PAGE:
Getting Started in Identifying Vulnerabilities with Nessus

Install and initialize Nessus by using the following instructions:

  1. Get an official copy of Kali Linux from
  2. While Nessus is a commercial product, there is a free version known as Nessus Essential which allows scanning of up to 16 addresses. Go to and register for an activation code.
  3. Next, head over to where…

Read More here

Cloud Security

Checklist to Define Secure Access Inside Cloud Infrastructure

By Merlyn Shelley

Securing access to network components (say hardware instances, software modules, or people accessing them) is growing in complexity. Now, you might be wondering what the probable issues could be here. In terms of accessing a resource, there could be either a connectivity issue or authentication issue or authorization issue, or audit issue. So how can we establish secure access between them is the point of discussion. For that, we have listed here a few ways you can implement at your end to secure accessibilities.                        

                                                   Image Original Source

Identity Aware Authentication

User access should be authenticated in every access point or the network socket. To do this we need to enable identity awareness in every network security gateway or browser-based authentication. Solutions like single sign-on help the way out in establishing a secured authentication process.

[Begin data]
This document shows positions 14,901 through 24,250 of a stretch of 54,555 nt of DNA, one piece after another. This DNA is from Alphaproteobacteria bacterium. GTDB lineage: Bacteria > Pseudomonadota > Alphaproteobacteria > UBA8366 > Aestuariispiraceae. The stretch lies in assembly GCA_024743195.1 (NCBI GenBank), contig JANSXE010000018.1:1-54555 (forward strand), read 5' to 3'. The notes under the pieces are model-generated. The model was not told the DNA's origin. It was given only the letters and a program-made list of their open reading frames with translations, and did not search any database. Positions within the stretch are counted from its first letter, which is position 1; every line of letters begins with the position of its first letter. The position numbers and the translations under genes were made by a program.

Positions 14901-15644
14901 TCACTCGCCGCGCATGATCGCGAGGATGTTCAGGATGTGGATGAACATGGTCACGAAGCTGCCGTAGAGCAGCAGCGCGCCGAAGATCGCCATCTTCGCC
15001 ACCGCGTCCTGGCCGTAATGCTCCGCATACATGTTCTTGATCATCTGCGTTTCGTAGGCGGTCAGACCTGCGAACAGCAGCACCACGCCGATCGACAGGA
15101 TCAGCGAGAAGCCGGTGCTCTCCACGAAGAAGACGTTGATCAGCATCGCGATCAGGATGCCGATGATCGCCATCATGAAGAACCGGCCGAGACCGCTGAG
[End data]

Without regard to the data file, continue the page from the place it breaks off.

Multi-Protocol Identity-Aware Access Proxy (IAP)

This establishes a unified authentication or authorization mechanism that allows communication between various protocols like Kubernetes, PostgreSQL, SSH, and so on. That way it secures the organization’s platform identity.

Unified Identity Audit Log

This unified interface provides maximum visibility of all the network components that are present in the cloud infrastructure. It gives real-time information on what’s happening around the network. And more importantly, every operation across the cloud environment is logged for future reference.

Native Resources or Protocol-Aware Sidecar Proxy for your Service Mesh

This is an automatic process that helps with implementing authorization and records all the activities of the supported resource associated with the organization’s platform. It could be MongoDB, an SSH machine, or a Kubernetes cluster.

Recent Security Issues

  • Remote code execution vulnerability in VMWare Center: A remote code execution vulnerability for VMWare vCenter is being actively exploited in the wild. CVE-2021-22005 can allow an attacker to open a reverse shell on a vulnerable server, allowing them to remotely execute arbitrary code. Read more.
  • Do you use Clubhouse? If yes, then your phone number associated with your Facebook account might be under sale on a dark web market! Cybernews reported that about 3.8 billion Clubhouse users’ phone numbers have been scraped and merged with 533 million Facebook profiles and kept under sale for $100,000.